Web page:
Definitions

from The American Heritage® Dictionary of the English Language, 5th Edition.

  • noun A tropical western African evergreen tree (Blighia sapida) having leathery red-and-yellow fruits. It is naturalized and cultivated in the tropics and in Florida.
  • noun The edible, fleshy, ripe aril of this tree, especially popular as a food in Jamaica. The seeds and unripe arils are poisonous.

from The Century Dictionary.

  • noun The Cupania (Blighia) sapida, natural order Sapindaceæ, a native of Guinea, whence it was carried by Captain Bligh to Jamaica in 1793, and thence disseminated over the West Indies and South America.

from the GNU version of the Collaborative International Dictionary of English.

  • noun a tree (Blighia sapida) widely cultivated in tropical and subtropical regions for its fragrant flowers and colorful fruits; introduced in Jamaica by Captain Bligh of the HMS Bounty.
  • noun red pear-shaped tropical fruit with poisonous seeds; the flesh is poisonous when unripe or overripe.

from Wiktionary, Creative Commons Attribution/Share-Alike License.

  • noun A tropical evergreen tree, Blighia sapida, related to the lychee and longan.
  • noun The fruit of the ackee, of which only the arils are edible, the remainder being poisonous.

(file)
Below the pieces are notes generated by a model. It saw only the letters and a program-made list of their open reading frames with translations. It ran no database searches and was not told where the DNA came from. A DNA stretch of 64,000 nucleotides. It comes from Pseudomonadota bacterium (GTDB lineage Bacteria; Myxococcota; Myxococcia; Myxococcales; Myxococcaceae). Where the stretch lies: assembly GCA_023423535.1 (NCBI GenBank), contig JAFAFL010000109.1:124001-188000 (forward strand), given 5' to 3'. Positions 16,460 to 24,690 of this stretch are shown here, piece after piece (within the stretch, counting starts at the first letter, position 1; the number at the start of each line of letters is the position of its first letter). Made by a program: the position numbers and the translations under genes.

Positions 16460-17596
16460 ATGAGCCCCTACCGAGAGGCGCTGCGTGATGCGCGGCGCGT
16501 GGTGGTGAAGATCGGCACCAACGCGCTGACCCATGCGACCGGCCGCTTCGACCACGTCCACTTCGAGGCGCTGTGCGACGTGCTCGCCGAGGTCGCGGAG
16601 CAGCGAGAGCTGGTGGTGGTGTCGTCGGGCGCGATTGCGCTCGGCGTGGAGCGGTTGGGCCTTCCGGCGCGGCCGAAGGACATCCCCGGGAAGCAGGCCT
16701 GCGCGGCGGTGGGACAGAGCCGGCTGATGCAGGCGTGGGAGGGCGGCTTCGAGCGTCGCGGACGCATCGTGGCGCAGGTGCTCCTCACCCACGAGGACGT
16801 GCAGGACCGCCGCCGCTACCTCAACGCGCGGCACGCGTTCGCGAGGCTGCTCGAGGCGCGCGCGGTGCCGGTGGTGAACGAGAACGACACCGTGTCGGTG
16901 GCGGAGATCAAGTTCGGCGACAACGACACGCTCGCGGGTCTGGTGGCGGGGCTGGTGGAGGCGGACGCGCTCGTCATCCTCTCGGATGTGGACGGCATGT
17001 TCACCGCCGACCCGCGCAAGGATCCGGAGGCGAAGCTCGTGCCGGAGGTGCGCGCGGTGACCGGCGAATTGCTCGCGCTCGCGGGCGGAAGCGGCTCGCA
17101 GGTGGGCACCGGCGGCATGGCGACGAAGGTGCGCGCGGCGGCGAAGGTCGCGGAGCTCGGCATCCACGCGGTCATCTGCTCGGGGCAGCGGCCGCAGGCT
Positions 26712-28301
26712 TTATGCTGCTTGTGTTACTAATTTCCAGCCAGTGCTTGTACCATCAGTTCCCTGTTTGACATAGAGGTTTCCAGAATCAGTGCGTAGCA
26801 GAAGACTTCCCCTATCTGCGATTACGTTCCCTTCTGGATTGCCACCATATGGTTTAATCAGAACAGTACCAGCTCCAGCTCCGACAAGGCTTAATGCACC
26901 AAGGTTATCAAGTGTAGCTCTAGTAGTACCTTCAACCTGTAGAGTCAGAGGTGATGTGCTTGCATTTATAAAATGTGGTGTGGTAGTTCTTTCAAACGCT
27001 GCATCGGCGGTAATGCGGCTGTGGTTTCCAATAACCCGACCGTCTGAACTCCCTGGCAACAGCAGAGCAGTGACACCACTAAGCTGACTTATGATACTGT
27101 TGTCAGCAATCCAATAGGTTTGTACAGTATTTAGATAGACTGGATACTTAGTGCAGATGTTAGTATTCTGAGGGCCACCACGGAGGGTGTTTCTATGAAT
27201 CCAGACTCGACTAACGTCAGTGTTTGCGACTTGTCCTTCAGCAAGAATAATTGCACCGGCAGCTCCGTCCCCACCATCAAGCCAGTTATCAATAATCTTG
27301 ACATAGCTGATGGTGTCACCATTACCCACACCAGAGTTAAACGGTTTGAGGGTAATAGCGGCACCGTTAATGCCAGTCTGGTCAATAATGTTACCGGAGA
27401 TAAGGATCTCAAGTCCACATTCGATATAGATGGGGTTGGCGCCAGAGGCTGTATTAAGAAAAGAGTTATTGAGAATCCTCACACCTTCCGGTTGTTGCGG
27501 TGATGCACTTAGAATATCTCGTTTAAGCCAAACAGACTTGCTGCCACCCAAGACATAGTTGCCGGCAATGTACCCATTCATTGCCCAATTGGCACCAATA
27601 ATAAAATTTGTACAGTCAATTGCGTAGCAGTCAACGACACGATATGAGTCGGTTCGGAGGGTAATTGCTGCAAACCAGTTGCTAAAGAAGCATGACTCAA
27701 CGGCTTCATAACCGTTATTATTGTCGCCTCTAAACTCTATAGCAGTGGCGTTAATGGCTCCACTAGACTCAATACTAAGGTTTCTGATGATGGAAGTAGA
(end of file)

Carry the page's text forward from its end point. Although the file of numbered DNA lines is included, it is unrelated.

from WordNet 3.0 Copyright 2006 by Princeton University. All rights reserved.

  • noun red pear-shaped tropical fruit with poisonous seeds; flesh is poisonous when unripe or overripe
  • noun widely cultivated in tropical and subtropical regions for its fragrant flowers and colorful fruits; introduced in Jamaica by William Bligh

Etymologies

from The American Heritage® Dictionary of the English Language, 4th Edition

[Possibly Kru akee or Akan (Twi) aŋkyẽ, wild cashew.]

Examples

  • The gallery forests are dominated by Cynometra vogelii; the patches of dense dry forest by Isoberlinia doka, Anogeissus leiocarpus, Cola cordifolia, Antiaris africana, which is nationally threatened, Chlorophora excelsa (VU), and the edible akee Blighia unijugata.

    Comoé National Park, Côte d'Ivoire

  • Here's what I can remember: akee & saltfish, breadfruit, yams cooked over an open fire, boiled bananas & dumplings, porridge, jerk chicken, pork & sausage, festivals & my all-time favorite "patties" with coco bread.

    mom’s visit to ja

  • Tenoo oasht emmok o piekhristos nem pekyot en aghathos nem pi epnevma ethowab je akee ak soati emmon nai nan

    Archive 2008-06-01

  • Tenoo oasht emmok o piekhristos nem pekyot en aghathos nem pi epnevma ethowab je akee ak soati emmon nai nan

    A Coptic Chant Web Resource

  • Star fruit, dragon fruit, something else like a cross between an akee and a lychee:

    Telegraph.co.uk - Telegraph online, Daily Telegraph and Sunday Telegraph

  • Star fruit, dragon fruit, something else like a cross between an akee and a lychee:

    Telegraph.co.uk - Telegraph online, Daily Telegraph and Sunday Telegraph

  • I also had the privilidge of seeing Linstead Market twice, and also hearing the song performed in the correct time in which it was written, and experiencing the dissapointment of a woman (hawker) who did not sell any akee all day (Saturday) to buy foor for a children for the next week.

    Barbados Underground

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